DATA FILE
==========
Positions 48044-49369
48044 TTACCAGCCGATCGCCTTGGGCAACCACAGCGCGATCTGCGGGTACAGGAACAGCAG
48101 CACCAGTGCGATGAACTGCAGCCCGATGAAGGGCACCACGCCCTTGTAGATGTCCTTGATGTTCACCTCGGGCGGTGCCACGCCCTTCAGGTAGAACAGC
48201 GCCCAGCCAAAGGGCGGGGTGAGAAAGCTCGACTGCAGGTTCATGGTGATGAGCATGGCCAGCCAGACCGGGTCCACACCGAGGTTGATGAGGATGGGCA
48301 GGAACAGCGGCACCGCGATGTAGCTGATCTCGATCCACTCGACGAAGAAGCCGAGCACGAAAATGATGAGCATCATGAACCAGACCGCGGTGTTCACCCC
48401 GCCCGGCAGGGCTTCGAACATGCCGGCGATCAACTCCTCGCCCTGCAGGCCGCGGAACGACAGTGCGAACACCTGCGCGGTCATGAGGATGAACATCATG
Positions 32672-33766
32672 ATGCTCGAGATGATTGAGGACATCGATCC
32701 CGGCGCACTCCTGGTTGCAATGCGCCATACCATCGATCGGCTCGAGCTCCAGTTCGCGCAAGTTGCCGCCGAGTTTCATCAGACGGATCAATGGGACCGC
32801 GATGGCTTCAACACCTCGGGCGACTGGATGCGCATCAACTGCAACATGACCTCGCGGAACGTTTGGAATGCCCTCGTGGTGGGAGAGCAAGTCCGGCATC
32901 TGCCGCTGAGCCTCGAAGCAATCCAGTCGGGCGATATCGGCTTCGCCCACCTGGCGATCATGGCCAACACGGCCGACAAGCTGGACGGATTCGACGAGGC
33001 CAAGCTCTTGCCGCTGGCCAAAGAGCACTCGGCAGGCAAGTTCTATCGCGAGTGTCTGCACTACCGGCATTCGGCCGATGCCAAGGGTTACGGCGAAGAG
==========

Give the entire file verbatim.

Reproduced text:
Positions 48044-49369
48044 TTACCAGCCGATCGCCTTGGGCAACCACAGCGCGATCTGCGGGTACAGGAACAGCAG
48101 CACCAGTGCGATGAACTGCAGCCCGATGAAGGGCACCACGCCCTTGTAGATGTCCTTGATGTTCACCTCGGGCGGTGCCACGCCCTTCAGGTAGAACAGC
48201 GCCCAGCCAAAGGGCGGGGTGAGAAAGCTCGACTGCAGGTTCATGGTGATGAGCATGGCCAGCCAGACCGGGTCCACACCGAGGTTGATGAGGATGGGCA
48301 GGAACAGCGGCACCGCGATGTAGCTGATCTCGATCCACTCGACGAAGAAGCCGAGCACGAAAATGATGAGCATCATGAACCAGACCGCGGTGTTCACCCC
48401 GCCCGGCAGGGCTTCGAACATGCCGGCGATCAACTCCTCGCCCTGCAGGCCGCGGAACGACAGTGCGAACACCTGCGCGGTCATGAGGATGAACATCATG
Positions 32672-33766
32672 ATGCTCGAGATGATTGAGGACATCGATCC
32701 CGGCGCACTCCTGGTTGCAATGCGCCATACCATCGATCGGCTCGAGCTCCAGTTCGCGCAAGTTGCCGCCGAGTTTCATCAGACGGATCAATGGGACCGC
32801 GATGGCTTCAACACCTCGGGCGACTGGATGCGCATCAACTGCAACATGACCTCGCGGAACGTTTGGAATGCCCTCGTGGTGGGAGAGCAAGTCCGGCATC
32901 TGCCGCTGAGCCTCGAAGCAATCCAGTCGGGCGATATCGGCTTCGCCCACCTGGCGATCATGGCCAACACGGCCGACAAGCTGGACGGATTCGACGAGGC
33001 CAAGCTCTTGCCGCTGGCCAAAGAGCACTCGGCAGGCAAGTTCTATCGCGAGTGTCTGCACTACCGGCATTCGGCCGATGCCAAGGGTTACGGCGAAGAG